Y no la pasamos chatiando todo el tiempo, Me dice tu musica si me encanta
Es que la tengo a la gringa en su puesto, Y yo le envío canciones Vallenatas
Es que la tengo a la gringa en su puesto, Y yo le envío canciones Vallenatas
All the time we are chatting, She tells me I love your music
It is that I have the gringa of course, And I send her Vallenato songs
It is that I have a gringa of course, And I send her Vallenato songs
– from “La Gringa” by Silvestre Dangond & Juancho de La Espriella
Of the many wonderful things there are to note about Colombia, one that bears repeating is its universal love of festivos and celebrations, when most people take at least an extra day to relax and have fun. Learning several days prior that the 48th Annual Festival Vallenato was being held the weekend of April 30th in beautiful Valledupar, Cesar, there was no question about what travel plans to make.
My WorldTeach Colombia 2014 host and hermana Colombiana, Marina, is originally from Valledupar and has always encouraged me to visit her home town for its rich culture, gorgeous landscape and … of course…Vallenato.
After an 8 hour bus ride which left Cartagena at 6:45 am, connected in Barranquilla, and concluded the last two hours without air conditioning, thirty or so sweaty people, most wearing sombrero vueltiaos and drinking water from little plastic bags, rolled down country roads, and finally arrived in Valledupar.
At the Terminal de Transportes, I was greeted by a young woman working with the Governmental Department of Cesar, who encouraged me to take a free tour organized by the city for this year’s festival, and presented some post cards and a map highlighting adventure spots in the area.
Another new adventure in itself is the online community, www.couchsurfing.com, which so far has connected me with friendly travelers in Cartagena. Arranging the week before to stay with hosts from couchsurfing.com went well for this trip to Valledupar. My first host, Darwin, greeted me at the terminal and swept me away to his stunning home on lush green land nearby. We enjoyed making patacones together and talked about travel, music and cooking.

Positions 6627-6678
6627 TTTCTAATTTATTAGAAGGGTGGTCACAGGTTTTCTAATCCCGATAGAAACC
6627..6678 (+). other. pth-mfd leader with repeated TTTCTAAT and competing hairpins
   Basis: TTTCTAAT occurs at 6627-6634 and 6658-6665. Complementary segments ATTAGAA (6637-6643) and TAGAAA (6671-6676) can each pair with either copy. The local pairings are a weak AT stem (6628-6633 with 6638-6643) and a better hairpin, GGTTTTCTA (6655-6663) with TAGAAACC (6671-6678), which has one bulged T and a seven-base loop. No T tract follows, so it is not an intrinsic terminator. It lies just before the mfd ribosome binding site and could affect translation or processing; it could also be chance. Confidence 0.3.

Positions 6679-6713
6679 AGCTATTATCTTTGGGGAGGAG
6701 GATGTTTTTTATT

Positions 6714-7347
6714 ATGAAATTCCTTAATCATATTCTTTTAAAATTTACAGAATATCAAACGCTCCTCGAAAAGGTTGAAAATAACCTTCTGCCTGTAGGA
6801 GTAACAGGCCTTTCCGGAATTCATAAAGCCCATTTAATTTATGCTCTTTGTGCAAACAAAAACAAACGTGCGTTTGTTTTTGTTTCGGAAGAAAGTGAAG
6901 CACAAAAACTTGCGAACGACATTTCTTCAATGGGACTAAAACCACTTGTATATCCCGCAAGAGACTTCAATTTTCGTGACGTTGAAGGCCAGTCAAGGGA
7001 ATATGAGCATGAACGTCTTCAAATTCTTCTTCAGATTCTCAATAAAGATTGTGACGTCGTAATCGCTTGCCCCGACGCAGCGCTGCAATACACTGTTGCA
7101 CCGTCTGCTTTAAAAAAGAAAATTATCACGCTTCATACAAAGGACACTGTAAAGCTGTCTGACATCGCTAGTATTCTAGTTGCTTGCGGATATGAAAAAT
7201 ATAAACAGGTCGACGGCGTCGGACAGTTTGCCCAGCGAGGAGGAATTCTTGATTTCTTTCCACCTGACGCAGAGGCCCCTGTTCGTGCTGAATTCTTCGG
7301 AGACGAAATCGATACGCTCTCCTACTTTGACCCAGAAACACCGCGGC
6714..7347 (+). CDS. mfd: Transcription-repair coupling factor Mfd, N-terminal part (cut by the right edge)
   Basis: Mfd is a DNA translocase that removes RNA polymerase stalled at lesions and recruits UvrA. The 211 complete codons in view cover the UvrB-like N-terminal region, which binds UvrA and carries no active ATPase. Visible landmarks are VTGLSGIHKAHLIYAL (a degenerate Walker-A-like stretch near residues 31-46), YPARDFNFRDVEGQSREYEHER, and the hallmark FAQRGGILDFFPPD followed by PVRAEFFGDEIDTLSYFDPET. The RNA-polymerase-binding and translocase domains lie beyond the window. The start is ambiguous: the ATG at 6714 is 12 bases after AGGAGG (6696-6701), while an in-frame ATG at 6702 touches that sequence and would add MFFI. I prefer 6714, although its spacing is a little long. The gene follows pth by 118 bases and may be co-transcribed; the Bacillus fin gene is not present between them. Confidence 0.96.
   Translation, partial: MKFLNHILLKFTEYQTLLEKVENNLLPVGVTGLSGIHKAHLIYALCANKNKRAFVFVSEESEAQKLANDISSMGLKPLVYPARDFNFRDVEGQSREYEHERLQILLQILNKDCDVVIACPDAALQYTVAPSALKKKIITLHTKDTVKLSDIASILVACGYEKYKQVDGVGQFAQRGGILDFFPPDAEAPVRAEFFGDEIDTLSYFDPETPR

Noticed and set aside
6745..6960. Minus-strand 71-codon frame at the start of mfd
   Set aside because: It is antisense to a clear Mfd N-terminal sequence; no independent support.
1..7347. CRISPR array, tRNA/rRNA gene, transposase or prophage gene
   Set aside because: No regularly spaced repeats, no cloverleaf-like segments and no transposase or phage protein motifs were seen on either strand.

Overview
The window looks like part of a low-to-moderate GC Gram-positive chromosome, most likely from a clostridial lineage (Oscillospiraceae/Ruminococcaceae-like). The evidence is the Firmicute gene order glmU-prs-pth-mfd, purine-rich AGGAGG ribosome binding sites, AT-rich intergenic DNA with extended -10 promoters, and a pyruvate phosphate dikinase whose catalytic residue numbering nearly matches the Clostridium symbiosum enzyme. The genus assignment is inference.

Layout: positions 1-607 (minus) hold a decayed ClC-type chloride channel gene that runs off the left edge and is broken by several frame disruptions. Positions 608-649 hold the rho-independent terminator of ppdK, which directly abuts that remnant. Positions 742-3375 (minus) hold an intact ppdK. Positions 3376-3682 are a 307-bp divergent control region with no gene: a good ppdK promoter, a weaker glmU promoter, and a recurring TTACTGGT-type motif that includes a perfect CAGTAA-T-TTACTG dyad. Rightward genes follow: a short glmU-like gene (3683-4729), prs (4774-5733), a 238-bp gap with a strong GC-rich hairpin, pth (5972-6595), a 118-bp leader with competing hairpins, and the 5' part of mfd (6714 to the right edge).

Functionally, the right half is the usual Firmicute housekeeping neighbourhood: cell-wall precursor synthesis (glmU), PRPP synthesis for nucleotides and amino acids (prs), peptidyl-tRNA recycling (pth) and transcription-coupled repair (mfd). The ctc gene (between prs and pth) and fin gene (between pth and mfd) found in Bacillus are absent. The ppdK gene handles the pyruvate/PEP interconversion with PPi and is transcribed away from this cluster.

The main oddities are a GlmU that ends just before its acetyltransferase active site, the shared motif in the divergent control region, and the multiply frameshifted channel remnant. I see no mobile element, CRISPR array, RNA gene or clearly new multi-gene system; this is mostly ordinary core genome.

Darwin told me some history of Valledupar and the surrounding areas. Around 8:00 pm, he dropped me off for a gran concierto featuring several Vallenato and Champeta artists. It immediately began to rain very hard.
Three women from Medellin called out to me, “Gringa, estas sola? Ven, ven aca!” Taking me in with them, we waited out the downpour under a palca with several police officers and concert workers, as the waters rose around us and the ground turned into a giant mud pond.
After the rains subsided, we were escorted to seats near the front of the outdoor theater, where artist after artist took the stage accompanied by a slew of backing musicians. For several hours, Churo Díaz, Mr. Black and El Zorrillo, Kvrass, and Martin Elias with Rolando Ochoa all performed. Martin Elias was perhaps the most impressive, with his infectious energy, tight showmanship and resounding voice. The son of late Vallenato superstar Diomedes Diaz, Elias sang each song with precision and enthusiasm, clearly an artist born to a legend, but who stands on his own when performing in concert.
Leaving the show in the early morning hours meant sleeping until noon, after which Darwin and I said our goodbyes from Centro Comercial Guatapuri, where my Colombian boyfriend Juan Valdez served a generous cup of his delicious coffee, before leaving for the free tour promoted by the Department of Cesar.
Unfortunately, the tour never happened. Arriving at the biblioteca meant finding many beautiful paintings of Vallenato artists outside, but no tour. A group of disappointed visitors complained outright when a two-level bus arrived from Banco de Bogotá, not the Department of Cesar, and did not have a tour to offer.